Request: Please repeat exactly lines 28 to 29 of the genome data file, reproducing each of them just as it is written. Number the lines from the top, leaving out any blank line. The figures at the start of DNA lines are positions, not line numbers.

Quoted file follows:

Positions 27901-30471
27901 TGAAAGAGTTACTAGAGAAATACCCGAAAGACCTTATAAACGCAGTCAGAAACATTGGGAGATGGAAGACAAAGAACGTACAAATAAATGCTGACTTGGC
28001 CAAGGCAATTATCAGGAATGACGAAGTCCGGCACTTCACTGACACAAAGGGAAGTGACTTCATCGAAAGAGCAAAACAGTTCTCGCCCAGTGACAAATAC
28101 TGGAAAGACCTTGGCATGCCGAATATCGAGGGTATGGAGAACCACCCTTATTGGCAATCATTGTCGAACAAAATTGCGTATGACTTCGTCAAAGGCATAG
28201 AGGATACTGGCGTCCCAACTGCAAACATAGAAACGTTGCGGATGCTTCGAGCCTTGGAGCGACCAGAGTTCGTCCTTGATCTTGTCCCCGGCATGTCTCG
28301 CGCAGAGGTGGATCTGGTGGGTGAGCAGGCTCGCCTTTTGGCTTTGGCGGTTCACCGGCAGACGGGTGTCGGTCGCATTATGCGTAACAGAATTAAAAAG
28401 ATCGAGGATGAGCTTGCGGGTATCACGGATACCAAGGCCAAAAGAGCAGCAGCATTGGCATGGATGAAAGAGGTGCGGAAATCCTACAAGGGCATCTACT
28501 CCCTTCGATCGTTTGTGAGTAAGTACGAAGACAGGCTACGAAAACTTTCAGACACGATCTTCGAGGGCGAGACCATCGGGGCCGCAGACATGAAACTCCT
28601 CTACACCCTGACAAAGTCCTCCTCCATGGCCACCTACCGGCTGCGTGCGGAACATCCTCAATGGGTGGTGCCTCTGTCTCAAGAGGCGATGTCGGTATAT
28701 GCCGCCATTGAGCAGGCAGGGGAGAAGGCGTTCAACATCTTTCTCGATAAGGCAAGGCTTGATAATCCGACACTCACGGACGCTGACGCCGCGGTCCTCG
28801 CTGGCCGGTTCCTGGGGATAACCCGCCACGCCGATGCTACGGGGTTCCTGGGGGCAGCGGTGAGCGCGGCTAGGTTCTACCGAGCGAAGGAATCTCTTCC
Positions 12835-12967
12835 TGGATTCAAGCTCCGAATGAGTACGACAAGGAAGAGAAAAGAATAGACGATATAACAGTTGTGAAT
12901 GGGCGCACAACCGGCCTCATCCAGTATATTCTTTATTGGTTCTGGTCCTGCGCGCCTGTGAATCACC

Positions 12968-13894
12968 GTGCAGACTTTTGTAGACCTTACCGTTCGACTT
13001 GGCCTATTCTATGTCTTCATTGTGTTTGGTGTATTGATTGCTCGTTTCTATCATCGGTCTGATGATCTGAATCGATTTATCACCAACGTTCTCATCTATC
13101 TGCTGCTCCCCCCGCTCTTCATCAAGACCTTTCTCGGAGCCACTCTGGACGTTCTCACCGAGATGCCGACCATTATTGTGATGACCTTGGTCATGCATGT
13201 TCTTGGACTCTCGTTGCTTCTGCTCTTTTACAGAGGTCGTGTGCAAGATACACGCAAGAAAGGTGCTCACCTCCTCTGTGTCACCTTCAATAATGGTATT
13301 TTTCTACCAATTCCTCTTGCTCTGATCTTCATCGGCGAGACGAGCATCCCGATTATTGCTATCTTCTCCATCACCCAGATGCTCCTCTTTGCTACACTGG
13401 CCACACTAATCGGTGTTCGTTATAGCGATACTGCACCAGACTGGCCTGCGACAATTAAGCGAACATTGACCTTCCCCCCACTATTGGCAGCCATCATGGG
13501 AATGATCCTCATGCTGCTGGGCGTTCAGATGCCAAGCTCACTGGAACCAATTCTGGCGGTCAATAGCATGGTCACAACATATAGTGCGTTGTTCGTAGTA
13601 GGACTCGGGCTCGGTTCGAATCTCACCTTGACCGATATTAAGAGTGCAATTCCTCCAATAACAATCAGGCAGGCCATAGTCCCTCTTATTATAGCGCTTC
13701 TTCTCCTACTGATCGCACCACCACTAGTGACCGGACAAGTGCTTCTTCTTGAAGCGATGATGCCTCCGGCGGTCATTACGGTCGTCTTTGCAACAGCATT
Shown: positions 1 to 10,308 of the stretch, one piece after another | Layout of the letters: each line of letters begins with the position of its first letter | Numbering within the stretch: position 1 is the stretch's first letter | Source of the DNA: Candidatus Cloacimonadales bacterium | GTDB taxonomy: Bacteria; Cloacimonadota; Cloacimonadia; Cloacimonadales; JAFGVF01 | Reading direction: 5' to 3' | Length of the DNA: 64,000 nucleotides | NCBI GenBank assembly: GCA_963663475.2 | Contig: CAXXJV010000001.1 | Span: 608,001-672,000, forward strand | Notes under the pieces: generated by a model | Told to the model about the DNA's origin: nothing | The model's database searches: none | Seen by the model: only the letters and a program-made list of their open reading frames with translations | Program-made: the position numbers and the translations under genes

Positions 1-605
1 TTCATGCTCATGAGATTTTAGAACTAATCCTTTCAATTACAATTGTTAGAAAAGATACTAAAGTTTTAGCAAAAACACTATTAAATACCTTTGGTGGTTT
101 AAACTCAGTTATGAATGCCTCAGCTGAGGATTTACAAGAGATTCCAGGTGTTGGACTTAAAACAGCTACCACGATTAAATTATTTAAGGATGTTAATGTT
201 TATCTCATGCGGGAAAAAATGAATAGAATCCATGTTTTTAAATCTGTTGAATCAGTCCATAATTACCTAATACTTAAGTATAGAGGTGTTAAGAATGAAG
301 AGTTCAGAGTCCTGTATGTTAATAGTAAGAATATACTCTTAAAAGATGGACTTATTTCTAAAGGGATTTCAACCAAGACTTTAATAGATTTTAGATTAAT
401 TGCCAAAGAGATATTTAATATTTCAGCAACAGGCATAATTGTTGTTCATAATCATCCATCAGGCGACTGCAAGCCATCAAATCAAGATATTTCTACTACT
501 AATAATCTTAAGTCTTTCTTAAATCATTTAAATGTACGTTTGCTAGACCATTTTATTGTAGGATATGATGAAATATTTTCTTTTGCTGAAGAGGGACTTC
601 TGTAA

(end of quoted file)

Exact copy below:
101 AAACTCAGTTATGAATGCCTCAGCTGAGGATTTACAAGAGATTCCAGGTGTTGGACTTAAAACAGCTACCACGATTAAATTATTTAAGGATGTTAATGTT
201 TATCTCATGCGGGAAAAAATGAATAGAATCCATGTTTTTAAATCTGTTGAATCAGTCCATAATTACCTAATACTTAAGTATAGAGGTGTTAAGAATGAAG